Implicit Move Won’t Go!

1991

Marshall Cline coins the term “Rule of Three“, referring to the practice of explicitly defining the C++ Copy Constructor, Copy Assignment Operator, and Destructor together as a unit (where one is needed, likely the others are, too).  The key reason for this rule was the implicit generation of copy even when they could cause harm.

2002

n1377 – A Proposal to Add Move Semantics Support to the C++ Language – is submitted for consideration for C++0x, adding two new implicit functions: a Move Constructor and Move Assignment Operator.

2010

Various Sources point out several significant problems with generating implicit move constructors and move assignment operators.  The problems occur for reasons related to the original raison d’etre of the “Rule of Three”, and I considered the need for a new “Rule of Five”.  If C++0x was to be a new language, a “Rule of Five” may have sufficed.  But it isn’t.  Current C++ code which is 100% correct could suddenly become broken due to implicit move generation.  A programming “rule of thumb” was clearly not sufficient this time around, and something had to change.

November 2010

The C++0x standards committee meeting had as its biggest issue the task of figuring out how to fix this problem, or otherwise completely remove implicit move.  Thankfully, the issue was resolved by putting strict (but coherent) limitations on when implicit move is generated, but without eliminating implicit move altogether.

I consider the new rules an enforcement of a milder version of the “rule of five” by the compiler.  Due to backwards compatibility the “rule of three” subset cannot be enforced, only deprecated.

Woot!

So we will still have implicit move in C++0x, with coherent compiler enforced limitations on generation which actually add value to boot.

I have created a diagram to outline the new dependencies, where a directed edge means “won’t be implicitly defined if this is explicitly defined”.  Green means “actually enforced”, blue means “merely deprecated”:

Class Member Default Dependancy Graph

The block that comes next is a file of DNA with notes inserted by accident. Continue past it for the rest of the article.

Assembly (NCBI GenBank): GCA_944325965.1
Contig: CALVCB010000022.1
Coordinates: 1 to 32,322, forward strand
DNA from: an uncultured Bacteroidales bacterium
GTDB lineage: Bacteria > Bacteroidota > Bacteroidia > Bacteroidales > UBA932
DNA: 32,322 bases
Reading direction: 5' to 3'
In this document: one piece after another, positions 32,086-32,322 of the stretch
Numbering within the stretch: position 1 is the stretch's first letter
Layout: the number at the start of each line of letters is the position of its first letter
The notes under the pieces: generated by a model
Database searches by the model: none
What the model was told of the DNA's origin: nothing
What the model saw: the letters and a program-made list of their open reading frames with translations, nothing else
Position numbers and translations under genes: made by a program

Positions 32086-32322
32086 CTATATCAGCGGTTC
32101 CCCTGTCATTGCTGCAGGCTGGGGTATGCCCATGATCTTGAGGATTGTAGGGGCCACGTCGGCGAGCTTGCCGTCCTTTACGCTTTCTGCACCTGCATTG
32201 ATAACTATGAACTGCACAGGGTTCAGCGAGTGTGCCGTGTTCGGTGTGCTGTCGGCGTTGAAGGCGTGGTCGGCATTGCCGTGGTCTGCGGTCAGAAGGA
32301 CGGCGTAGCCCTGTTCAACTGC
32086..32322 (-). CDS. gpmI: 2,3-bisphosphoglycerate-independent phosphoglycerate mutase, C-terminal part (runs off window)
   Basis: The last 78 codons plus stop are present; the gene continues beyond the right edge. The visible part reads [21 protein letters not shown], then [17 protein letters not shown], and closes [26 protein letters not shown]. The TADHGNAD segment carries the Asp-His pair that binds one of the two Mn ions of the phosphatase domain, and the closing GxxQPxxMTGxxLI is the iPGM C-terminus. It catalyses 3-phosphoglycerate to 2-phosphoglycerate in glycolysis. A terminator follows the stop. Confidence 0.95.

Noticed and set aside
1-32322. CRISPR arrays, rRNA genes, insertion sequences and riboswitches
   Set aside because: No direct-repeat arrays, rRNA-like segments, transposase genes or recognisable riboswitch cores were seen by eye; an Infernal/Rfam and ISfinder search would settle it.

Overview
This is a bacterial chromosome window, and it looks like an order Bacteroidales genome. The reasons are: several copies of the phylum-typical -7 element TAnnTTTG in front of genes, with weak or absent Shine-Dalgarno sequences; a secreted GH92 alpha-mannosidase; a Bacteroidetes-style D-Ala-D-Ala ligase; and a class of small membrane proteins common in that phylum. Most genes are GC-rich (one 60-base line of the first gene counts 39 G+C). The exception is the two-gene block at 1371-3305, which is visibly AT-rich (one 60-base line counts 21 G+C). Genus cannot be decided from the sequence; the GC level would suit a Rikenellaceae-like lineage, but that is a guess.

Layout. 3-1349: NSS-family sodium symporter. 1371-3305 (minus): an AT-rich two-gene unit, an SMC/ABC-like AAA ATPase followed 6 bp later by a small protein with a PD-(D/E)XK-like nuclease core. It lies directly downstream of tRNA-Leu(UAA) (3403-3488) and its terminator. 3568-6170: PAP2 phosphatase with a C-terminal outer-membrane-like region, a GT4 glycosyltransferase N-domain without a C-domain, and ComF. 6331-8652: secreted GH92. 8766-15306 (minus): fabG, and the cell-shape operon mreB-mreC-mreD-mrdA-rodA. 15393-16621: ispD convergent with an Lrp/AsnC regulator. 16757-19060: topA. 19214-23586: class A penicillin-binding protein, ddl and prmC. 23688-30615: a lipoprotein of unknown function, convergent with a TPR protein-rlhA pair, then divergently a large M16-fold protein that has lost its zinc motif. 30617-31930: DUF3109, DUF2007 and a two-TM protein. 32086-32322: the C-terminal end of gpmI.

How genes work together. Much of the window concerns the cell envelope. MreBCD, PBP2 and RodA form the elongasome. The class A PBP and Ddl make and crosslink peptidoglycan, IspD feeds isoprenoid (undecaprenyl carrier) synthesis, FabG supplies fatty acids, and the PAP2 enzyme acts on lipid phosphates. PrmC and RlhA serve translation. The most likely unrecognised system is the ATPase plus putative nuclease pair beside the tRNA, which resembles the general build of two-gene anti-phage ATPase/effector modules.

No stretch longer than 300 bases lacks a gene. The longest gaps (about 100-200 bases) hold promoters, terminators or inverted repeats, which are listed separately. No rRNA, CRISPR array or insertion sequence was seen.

Notice that an implicit destructor is not dependent on anything.  In practice, move/copy constructor/assignment are so tightly coupled that they can be grouped together.

I find this easier to visualize in this form:

Class Member Default Dependancy Code

Note…

These diagrams only describe a subset of conditions which must be met before implicit functions will be generated.

You can read all the rules in the current Draft Standard, but my rule-of-thumb is:

  • Copy Constructor: members and base classes must be copyable, and cannot have any rvalue reference members.
  • Move Constructor: members and base classes must be movable or trivially copyable.
  • Copy Assignment: members and base classes must be copy assignable, and cannot have any const or reference members.
  • Move Assignment: members and base classes must be move assignable, and cannot have any const or reference members.

Final Thoughts

Rvalue references and move semantics are extremely powerful and cool features, and not only because of potential efficiency gains.

Copy can be hard (or impossible) to implement, and move gives us more expressiveness in designs, and that is a wonderful thing.

Implicit move is important for both consistency (why should copy be implicit and special?) and for making use of this outstanding feature far less tedious.

I congratulate the C++ standards committee on this conclusion.

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3 Comments

Filed under cpp0x, Software

3 responses to “Implicit Move Won’t Go!

  1. I have no clue what you mean by saying that

    they resolved the issue by proposing that a milder version of the “Rule of Five” actually be enforced by the compiler

    The “Rule of Three” from which you derive the “Rule of Five” is a guideline for programmers, and that’s precisely because the compiler can’t enforce it.

    • Dave,
      First, I would like to thank you so very much for taking the time to read and comment on my humble little post. I am surprised that you have found it (perhaps that is due to some WordPress magic).

      What I mean is: the guideline for programmers (I called it rule of thumb) existed to remind them of when they needed to explicitly define, not how to.

      I consider the new draft standard rules for when to generate implicit move to serve the same purpose. If you explicitly define some subset of the five, those which would be dangerous to default will not be defaulted, and your code will not compile if you try to use them. Currently, the “rule of three” is left entirely to the programmer to remember, and code will compile fine even if you forget.

      The “rule of three” dependencies will not be enforced for compatability reasons, though they will be depricated (and I assume that implies warnings will be generated – thats good enough for me).

      The beauty of this is that it was proposed in order to keep old code from breaking, but I really think it will pay off dividends even moving forward(!) for novices and experts alike.

      The reason for this post was really not to get hung up on my layman’s terms understanding of the history (I am no expert), but to visually show the current state of things. I was curious if you thought my diagrams were sufficiently correct?

  2. Pingback: W00t W00t Nix Nix! « C++Next

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